Salvation Army To Be Named In Center City Collapse Lawsuits
By Pat Loeb
PHILADELPHIA (CBS) — An attorney for victims of last June’s fatal building collapse in center city Philadelphia (see related story) says he plans to add the Salvation Army as a defendant in the lawsuit they have filed.
Citing e-mails that show the charity was warned of unsafe conditions at its thrift store at 22nd and Market Streets because of a building demolition next door, attorney Robert Mongeluzzi notes the building subsequently collapsed into the thrift store on June 5th, killing six people and injuring 13.
Mongeluzzi discussed the e-mails this morning at a news conference, in which he also promised to vigorously oppose a motion to delay civil cases related to the collapse for at least nine months while a grand jury investigates possible criminal charges.
“The Salvation Army was warned on multiple occasions that there was a risk to life and limb, that there could be an uncontrolled collapse,” Mongeluzzi says.
Philadelphia’s city solicitor last month released the e-mails exchanged between a property manager for building owner Richard Basciano’s company, STB Investments, and the Salvation Army’s Maj. Charles Deitrick (see related story).
Mongeluzzi describes the back-and-forth that went on from last February through May 22nd as “a game of chicken.”
“Till I saw the proof, I didn’t sue the Salvation Army,” says Mongeluzzi, “but having seen these e-mails, these e-mails are devastating in terms of what the Salvation Army knew and what they hid from their customers and their employees.”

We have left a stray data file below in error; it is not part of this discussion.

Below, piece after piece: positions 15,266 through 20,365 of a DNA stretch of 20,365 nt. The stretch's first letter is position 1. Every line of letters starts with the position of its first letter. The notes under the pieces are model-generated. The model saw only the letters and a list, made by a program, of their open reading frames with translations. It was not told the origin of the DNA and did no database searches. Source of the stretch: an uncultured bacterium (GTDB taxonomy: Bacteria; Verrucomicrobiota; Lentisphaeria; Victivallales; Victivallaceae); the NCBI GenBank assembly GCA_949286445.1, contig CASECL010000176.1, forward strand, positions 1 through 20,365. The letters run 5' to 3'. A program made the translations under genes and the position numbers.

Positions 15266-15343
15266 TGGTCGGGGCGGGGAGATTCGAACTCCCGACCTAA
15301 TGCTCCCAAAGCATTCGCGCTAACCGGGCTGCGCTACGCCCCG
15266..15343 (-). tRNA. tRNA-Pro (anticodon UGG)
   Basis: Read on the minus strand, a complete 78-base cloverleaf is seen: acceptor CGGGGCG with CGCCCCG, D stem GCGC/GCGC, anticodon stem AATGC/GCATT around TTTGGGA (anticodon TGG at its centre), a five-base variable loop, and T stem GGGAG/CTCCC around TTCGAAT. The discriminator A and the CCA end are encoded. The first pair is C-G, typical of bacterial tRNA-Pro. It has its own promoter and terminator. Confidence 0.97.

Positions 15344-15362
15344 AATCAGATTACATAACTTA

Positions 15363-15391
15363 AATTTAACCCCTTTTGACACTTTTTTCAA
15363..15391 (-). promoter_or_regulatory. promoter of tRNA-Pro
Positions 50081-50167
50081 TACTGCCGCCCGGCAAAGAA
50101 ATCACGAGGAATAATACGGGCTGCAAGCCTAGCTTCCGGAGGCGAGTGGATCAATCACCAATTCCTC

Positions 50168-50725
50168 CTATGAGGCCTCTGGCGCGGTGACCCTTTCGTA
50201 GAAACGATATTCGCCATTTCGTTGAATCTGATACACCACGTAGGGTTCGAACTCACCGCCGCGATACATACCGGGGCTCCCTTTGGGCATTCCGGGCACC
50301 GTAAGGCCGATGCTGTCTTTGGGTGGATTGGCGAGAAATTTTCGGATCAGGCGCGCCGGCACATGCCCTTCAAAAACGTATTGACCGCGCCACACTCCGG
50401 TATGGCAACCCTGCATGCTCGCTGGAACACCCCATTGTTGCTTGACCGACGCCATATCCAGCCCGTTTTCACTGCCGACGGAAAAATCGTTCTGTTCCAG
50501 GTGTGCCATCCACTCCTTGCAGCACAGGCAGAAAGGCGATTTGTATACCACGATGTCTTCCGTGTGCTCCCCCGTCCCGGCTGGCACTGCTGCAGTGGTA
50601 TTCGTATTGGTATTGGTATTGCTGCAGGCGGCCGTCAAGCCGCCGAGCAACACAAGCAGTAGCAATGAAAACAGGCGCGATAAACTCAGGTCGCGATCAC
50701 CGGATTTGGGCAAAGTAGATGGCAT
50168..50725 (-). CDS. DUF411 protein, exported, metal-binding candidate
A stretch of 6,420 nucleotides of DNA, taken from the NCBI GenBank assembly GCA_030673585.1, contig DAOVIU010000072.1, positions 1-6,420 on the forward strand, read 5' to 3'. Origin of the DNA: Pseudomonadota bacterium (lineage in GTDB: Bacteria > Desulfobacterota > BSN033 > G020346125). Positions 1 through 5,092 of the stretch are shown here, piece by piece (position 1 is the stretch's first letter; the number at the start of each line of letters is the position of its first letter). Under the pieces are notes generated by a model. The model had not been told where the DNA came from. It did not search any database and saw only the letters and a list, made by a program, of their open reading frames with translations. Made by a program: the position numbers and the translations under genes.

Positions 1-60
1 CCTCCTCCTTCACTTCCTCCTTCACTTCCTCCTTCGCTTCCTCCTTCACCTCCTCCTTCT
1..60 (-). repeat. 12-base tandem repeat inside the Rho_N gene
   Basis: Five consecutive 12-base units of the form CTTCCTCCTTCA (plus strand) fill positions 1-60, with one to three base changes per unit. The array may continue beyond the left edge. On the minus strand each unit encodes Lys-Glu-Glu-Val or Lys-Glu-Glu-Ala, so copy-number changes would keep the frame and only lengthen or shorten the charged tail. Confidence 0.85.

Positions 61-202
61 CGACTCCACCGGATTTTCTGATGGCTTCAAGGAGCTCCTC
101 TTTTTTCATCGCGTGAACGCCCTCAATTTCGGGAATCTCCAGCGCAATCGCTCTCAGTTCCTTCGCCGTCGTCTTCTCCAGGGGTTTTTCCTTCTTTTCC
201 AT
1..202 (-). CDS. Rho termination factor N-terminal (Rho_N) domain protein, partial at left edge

The Salvation Army did not respond to several requests for comment.
Mongeluzzi initially sued Basciano and other defendants, including Griffin Campbell, CEO of the company hired to demolish Basciano’s building.
Yesterday, Campbell’s attorney, Theodore Schaer, asked for a stay of all the lawsuits in which Campbell is a defendant, saying his Fifth Amendment rights in the criminal case would be jeopardized if he were forced to testify in the civil case.
Mongeluzzi says it could end up delaying the case far longer than nine months.
“One of the first things I learned in law school was, ‘Justice delayed is justice denied,’ ” Mongeluzzi said today.
But Schaer says Campbell has a right to justice, too.
“The filing of these motions was meant to provide Mr. Campbell with the same rights as each and every one of the victims has,” he said.